Gold Star: Dan Restrepo
"This is a step to extend a hand to the Cuban people in support of their desire to determine their own future."
Dan Restrepo, a special assistant to President Obama and senior director for Western Hemisphere affairs at the National Security Council, did something notable this week as the first administration official in recent history to brief reporters at length in Spanish, according to White House officials and veteran White House correspondents.
The task of announcing a reversal of longstanding U.S. restrictions on Cuba fell to Restrepo and White House press secretary Robert Gibbs. White House reporters greeted Restrepo's presence with skepticism, wondering why President Obama himself was unable to make such a momentous announcement.
"I don't know Spanish, the president knows a few words of Spanish, but I think what's important today is we're doing this in a way that is not just going to be heard by a few people. We're doing this so that Cuban Americans can hear it loud and clear the steps that the President is taking," Gibbs said.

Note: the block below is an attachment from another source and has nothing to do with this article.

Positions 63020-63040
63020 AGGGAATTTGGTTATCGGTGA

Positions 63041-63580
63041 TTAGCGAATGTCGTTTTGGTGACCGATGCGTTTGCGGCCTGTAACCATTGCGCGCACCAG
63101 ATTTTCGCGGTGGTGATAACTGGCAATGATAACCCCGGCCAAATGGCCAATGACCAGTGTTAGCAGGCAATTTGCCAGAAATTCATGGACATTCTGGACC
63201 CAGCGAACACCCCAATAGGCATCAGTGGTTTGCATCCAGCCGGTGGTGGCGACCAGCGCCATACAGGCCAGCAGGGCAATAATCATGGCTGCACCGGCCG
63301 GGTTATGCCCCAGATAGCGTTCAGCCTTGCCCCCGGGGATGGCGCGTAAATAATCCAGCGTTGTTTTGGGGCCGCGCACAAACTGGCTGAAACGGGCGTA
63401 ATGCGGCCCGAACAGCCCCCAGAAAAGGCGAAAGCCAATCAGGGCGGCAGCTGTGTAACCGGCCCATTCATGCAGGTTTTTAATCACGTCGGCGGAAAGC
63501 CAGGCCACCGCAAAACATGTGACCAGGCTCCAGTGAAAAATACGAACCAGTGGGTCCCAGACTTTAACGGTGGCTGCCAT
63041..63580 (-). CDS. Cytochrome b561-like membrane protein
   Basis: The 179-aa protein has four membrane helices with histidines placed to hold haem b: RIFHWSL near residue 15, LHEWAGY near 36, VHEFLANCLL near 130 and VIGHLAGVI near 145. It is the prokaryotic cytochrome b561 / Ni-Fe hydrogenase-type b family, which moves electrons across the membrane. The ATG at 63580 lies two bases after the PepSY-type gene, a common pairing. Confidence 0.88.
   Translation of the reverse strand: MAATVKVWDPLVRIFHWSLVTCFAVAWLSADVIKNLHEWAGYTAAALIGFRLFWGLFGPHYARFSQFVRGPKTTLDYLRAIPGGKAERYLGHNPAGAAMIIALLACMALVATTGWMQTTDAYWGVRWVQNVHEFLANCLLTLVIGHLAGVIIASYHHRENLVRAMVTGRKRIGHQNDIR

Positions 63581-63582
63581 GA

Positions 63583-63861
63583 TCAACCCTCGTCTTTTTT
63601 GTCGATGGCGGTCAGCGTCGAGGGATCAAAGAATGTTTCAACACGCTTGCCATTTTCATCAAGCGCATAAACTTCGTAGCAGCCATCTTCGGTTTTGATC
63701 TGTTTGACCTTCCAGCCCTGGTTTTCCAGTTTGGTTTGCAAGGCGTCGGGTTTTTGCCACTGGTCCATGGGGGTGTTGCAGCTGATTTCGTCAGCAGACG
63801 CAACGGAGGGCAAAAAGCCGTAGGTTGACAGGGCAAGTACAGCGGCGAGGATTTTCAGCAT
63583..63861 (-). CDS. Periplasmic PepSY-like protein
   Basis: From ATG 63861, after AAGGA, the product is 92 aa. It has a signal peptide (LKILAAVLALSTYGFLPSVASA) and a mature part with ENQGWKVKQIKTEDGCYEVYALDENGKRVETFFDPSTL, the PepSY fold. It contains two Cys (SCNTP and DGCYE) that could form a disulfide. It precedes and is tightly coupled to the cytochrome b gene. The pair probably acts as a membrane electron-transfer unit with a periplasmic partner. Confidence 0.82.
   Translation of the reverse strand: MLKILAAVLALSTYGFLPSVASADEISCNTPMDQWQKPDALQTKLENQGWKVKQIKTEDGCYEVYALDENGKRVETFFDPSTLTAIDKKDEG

Indeed, Restrepo's comments aired widely across Latin America, on CNN en Español (the Spanish sibling of the [fourth-rated?!] news network) and Univision, which commands large audiences in major American cities and most of Latin America:
CNN en Español:
Just as the president worked to restore relations with European allies with big speeches and small gestures during his recent journeys across the Atlantic, the administration's decision to have Restrepo explain the change in policy in Spanish was a wise, if ceremonial decision that will likely yield long-term good in Latin America. Delivering administration policy in a language spoken by a growing number of U.S. residents and in the area of the world most impacted by the decision makes perfect sense and is consistent with Obama calling on reporters from Black, Hispanic and military news outlets or granting White House access to bloggers. All of those moves also designed to expand the White House's message and reach to wider audiences.
Restrepo only recently joined the administration from the Center for American Progress, where he served as director of the Americas Project.
“He’s fun, he’s funny and a sharp wit and sense of humor. He challenges all of us to think about this world in different ways," said Winnie Stachelberg, a senior vice president with the Center. Restrepo, whose father is Colombian, was an early supporter of candidate Obama and earned rave reviews for his Spanish skills.
Restrepo thus earns this week's Gold Star because of the way he utilized those linguistic skills.
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